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UK Government to tighten electricity 'greenwashing' rules

The government is to review how energy retailers market ‘green’ electricity tariffs to consumers, amid concerns that some are overstating how environmentally friendly their products are.

Some 9mn British households are now on green tariffs, with over half of all new electricity tariffs launched now badged as ‘100% renewable or ‘green’.

The announcement, by Minister of State for Energy and Clean Growth, Anne-Marie Trevelyan, follows a campaign by suppliers ScottishPower and Good Energy.

The review will explore the extent of ‘greenwashing’ in the retail energy sector, whether the current system is suitably transparent and whether the rules around what can be called a green tariff remain fit for purpose. Energy companies are currently able to market tariffs as green even if some of the energy they supply to customers comes from fossil fuels, as long as this is offset by purchasing enough Renewable Energy Guarantees of Origin certificates to cover their customer base.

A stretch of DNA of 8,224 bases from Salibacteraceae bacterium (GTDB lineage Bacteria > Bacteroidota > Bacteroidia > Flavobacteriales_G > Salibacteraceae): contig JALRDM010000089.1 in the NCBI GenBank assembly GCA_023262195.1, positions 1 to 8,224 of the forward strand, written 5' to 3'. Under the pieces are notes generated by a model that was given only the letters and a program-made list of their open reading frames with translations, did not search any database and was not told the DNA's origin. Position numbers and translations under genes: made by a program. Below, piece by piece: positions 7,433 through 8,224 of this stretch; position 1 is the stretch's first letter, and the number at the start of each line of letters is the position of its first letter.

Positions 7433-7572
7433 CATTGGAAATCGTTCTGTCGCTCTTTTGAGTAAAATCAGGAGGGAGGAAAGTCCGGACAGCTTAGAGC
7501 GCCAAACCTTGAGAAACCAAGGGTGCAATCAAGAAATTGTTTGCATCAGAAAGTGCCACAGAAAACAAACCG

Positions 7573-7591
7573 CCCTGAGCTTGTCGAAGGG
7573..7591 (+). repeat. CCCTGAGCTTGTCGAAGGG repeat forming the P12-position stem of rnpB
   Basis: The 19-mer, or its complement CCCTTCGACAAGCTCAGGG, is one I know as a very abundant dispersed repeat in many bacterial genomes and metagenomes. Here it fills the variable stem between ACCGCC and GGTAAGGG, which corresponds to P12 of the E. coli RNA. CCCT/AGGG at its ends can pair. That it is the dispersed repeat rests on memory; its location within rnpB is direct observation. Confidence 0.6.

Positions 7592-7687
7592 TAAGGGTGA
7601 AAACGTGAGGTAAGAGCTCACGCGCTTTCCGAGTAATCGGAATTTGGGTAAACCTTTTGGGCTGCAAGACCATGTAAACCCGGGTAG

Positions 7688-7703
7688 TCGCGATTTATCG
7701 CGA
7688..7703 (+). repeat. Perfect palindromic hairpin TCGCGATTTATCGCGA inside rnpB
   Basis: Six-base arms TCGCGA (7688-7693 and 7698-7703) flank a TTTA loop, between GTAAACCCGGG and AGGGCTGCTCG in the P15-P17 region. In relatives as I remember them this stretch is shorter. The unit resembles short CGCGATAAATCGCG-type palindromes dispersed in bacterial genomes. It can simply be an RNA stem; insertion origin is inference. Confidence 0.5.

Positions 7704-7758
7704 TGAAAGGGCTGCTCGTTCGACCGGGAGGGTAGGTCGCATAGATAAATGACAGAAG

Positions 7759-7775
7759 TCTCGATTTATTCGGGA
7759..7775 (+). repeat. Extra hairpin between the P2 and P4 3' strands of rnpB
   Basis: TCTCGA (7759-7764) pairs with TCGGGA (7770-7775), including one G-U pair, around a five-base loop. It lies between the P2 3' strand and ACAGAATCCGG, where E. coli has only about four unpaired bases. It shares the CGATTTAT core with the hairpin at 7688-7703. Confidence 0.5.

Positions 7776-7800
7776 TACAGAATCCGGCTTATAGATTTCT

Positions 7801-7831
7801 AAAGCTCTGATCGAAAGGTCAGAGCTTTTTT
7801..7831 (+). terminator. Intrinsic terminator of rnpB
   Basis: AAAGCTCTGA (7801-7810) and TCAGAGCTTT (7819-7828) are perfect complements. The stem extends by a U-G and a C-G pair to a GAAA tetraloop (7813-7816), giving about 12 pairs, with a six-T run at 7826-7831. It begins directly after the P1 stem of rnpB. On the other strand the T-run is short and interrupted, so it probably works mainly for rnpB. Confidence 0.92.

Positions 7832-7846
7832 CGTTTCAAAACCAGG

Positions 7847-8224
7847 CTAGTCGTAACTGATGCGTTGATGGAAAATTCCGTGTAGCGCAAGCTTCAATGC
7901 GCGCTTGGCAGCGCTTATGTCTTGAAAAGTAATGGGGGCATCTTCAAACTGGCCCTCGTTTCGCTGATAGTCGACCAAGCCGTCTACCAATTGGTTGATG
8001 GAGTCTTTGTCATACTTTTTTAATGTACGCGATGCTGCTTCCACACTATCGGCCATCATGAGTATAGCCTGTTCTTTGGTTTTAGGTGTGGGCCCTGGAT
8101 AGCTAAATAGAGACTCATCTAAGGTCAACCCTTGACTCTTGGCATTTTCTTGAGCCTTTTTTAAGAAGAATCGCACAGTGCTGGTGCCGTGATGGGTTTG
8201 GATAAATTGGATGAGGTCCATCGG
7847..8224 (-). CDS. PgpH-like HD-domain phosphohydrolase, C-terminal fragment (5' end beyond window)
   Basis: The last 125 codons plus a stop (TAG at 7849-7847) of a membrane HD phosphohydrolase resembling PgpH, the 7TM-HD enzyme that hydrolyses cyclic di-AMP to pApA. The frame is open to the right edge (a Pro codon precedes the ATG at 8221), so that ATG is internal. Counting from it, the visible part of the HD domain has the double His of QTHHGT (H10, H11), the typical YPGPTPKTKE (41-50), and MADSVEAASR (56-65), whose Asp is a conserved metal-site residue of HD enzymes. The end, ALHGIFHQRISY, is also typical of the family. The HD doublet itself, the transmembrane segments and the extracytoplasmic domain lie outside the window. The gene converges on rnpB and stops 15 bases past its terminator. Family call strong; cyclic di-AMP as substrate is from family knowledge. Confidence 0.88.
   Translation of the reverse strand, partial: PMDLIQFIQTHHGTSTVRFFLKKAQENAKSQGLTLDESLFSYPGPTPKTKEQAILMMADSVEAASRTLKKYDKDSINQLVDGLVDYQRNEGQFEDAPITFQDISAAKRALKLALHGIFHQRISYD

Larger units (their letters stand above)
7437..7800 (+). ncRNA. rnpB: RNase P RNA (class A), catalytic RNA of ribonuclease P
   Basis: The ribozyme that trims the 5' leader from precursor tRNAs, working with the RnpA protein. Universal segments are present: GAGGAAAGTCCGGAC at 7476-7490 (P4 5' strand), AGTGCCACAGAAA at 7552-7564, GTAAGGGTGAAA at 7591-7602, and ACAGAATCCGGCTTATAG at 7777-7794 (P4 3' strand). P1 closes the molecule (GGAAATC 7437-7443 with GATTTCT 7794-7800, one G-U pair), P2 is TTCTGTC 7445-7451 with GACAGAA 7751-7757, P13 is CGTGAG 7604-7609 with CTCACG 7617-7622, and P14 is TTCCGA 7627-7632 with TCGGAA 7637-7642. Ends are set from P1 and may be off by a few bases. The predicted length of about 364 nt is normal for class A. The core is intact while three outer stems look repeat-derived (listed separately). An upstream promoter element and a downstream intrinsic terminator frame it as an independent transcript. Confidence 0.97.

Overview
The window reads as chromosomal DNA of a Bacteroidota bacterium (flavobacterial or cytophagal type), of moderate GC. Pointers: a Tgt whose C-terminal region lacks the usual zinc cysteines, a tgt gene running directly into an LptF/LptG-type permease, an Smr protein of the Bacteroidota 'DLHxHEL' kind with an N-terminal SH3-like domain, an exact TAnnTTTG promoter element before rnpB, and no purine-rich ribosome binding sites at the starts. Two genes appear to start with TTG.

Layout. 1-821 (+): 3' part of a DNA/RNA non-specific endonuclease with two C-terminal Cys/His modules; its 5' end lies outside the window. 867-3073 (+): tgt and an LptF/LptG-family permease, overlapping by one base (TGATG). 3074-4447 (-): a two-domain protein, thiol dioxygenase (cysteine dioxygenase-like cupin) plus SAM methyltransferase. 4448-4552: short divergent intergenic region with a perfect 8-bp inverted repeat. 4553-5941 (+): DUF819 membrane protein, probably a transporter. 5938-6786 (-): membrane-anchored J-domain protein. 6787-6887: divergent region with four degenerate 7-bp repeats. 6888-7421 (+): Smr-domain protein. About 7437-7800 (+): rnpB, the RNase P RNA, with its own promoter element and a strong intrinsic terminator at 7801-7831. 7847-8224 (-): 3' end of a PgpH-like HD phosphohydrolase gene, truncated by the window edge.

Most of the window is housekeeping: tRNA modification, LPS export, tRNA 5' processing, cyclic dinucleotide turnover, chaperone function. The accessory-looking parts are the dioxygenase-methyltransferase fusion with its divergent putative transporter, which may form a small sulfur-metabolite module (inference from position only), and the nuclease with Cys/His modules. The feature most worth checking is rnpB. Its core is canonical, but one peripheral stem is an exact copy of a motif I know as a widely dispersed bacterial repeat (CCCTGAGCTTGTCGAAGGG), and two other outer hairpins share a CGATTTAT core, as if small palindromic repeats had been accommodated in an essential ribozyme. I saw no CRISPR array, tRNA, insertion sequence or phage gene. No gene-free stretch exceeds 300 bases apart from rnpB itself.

Options being explored include looking at whether the system around these certificates needs to be smarter, as well as whether suppliers need to provide clearer information to households about their green tariffs, including type of renewable energy used, where the renewable power was generated and when.

The government is also publishing a separate call for evidence on third-party intermediaries in the retail energy market, such as price comparison sites, auto-switching services, and non-domestic brokers. Around half of households are said to use intermediaries when engaging with the energy market. They currently operate outside of the retail market rules, and ministers will seek views on whether a general regulatory framework is needed.

News Item details

Journal title: Energy World

Countries: UK -

Subjects: Electricity markets Energy consumption Energy markets

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